A sure foundation

"... we preach Christ crucified..." 1 Corinthians 1.23

Everybody knows René Descartes for his dictum "I think therefore I am". What they don't appreciate is the thought experiment which led to his famous statement; nor the conclusions he drew from it, which culminated in his proof of the existence of God. Nor, apparently, that the process inspired the Matrix films!

Descartes was grappling with the conundrum of reality: how can we be sure that it is not all an illusion? So he stripped away everything of which he was not absolutely certain until he was left with that single affirmation: "I think therefore I am." From there he rebuilt credible arguments for the existence of God, based on the premiss that the idea of infinite goodness must come from somewhere, and that convinces him that such a being would not behave deceptively and therefore the world must exist.

Not everyone is convinced by Descartes' line of reasoning, though it worked for him and set the course for the development of modern philosophy. Perhaps Descartes' experience can help Christians live with the frustration that not everyone shares our worldview either? The apostle Paul famously described the crucifixion of Jesus as "a stumbling block to Jews and foolishness to Gentiles" or, as the New Living Translation more vividly puts it, "... when we preach that Christ was crucified, the Jews are offended and the Gentiles say it’s all nonsense." Yet, as Paul goes on to affirm, it is "the power of God and the wisdom of God" for those who believe.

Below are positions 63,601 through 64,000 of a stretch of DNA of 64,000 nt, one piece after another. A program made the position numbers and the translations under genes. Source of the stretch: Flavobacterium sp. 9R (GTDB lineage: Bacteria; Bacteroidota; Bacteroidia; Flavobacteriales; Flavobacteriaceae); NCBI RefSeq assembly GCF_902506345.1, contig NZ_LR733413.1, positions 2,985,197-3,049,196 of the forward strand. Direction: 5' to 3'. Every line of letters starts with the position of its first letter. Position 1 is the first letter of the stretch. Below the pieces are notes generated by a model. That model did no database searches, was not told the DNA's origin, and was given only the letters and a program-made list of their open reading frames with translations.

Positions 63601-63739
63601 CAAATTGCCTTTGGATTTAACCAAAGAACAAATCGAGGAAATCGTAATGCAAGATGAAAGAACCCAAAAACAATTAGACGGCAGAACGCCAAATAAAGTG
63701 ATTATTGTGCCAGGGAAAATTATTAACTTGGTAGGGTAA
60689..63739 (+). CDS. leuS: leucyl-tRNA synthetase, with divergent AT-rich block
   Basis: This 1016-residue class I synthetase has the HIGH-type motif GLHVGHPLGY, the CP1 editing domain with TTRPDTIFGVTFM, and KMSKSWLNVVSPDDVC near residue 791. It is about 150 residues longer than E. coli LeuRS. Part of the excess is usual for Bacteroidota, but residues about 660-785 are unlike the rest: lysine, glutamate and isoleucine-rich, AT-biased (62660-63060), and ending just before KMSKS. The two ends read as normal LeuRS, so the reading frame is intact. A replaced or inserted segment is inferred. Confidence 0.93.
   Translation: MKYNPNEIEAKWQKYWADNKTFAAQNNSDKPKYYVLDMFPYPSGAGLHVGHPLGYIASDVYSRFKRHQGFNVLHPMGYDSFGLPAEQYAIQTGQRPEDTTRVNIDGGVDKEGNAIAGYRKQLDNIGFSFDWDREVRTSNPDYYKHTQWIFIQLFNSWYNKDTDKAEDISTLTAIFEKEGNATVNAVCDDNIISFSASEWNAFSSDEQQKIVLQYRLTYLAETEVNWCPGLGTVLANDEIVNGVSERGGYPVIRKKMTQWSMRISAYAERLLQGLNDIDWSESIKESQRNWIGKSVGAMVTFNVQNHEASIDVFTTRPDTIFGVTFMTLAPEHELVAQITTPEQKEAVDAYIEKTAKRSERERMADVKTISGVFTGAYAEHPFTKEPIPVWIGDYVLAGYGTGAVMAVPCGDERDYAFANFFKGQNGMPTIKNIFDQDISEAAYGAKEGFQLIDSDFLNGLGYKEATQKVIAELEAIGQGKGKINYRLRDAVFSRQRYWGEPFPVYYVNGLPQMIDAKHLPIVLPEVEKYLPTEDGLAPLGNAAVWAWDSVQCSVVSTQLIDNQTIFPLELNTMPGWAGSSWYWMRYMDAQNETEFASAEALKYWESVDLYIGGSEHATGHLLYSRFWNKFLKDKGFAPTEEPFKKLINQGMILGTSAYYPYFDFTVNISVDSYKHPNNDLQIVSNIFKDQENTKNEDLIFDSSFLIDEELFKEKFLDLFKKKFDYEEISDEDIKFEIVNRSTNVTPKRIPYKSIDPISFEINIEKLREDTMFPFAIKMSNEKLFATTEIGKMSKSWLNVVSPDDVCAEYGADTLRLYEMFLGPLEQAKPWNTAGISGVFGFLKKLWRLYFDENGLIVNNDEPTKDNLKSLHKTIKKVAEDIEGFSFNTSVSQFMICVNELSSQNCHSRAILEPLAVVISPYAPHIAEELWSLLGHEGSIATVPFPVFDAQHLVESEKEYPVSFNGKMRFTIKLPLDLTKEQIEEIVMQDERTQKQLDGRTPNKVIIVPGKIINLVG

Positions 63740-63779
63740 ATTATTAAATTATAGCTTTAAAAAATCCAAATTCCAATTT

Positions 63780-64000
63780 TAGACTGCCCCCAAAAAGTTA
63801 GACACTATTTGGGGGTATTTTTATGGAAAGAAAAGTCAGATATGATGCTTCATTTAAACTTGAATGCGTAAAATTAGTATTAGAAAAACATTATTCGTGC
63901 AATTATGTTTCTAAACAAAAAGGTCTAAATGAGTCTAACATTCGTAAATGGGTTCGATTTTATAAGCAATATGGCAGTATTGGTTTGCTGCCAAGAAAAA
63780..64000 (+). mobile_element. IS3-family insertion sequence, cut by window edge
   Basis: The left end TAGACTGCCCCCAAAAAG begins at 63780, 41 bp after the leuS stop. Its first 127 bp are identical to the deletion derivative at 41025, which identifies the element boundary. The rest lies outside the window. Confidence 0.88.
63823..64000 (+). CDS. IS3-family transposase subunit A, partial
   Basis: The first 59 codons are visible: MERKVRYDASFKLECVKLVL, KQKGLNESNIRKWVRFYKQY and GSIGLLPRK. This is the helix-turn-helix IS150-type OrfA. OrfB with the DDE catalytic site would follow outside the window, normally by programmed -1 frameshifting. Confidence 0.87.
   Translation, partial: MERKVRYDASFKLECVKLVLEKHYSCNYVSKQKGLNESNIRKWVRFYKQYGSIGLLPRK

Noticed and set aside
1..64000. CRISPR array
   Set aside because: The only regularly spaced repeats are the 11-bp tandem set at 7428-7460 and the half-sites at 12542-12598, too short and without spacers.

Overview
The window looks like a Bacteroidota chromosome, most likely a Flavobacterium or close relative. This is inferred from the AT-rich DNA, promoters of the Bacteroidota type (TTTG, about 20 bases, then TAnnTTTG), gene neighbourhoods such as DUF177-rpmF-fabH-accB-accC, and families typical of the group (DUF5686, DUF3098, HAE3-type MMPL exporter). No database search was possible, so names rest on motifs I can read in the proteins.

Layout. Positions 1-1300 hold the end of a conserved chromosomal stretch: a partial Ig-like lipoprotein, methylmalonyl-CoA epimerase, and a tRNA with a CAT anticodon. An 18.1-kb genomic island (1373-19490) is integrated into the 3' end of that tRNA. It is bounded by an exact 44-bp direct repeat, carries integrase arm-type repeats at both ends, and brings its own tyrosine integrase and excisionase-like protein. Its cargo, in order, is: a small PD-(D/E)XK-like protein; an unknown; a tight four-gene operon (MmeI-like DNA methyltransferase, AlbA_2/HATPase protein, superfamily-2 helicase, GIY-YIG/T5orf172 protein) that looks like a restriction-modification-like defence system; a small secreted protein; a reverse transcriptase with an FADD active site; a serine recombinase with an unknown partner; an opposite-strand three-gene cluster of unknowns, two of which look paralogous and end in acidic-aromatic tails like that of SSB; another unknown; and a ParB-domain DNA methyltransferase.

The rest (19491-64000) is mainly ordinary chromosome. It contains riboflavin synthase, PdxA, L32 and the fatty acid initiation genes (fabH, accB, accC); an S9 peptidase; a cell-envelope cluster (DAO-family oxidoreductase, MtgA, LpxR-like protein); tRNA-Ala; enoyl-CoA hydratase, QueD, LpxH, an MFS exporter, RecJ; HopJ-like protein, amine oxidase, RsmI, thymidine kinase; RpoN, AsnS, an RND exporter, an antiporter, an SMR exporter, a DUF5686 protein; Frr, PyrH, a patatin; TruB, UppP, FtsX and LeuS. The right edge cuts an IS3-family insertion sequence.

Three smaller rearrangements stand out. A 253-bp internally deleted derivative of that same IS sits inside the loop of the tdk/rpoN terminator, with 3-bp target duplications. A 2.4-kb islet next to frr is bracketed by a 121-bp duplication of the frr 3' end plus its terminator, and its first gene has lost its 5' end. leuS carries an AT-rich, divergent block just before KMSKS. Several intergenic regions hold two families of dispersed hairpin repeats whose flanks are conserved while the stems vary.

Which brings us back to where we began: how can we know for sure? And the answer depends on where we place our trust: in the power of human reason or in God. Descartes would probably argue that it is both, because God gave us reason and revelation, so that we might know him and work everything else out from there...

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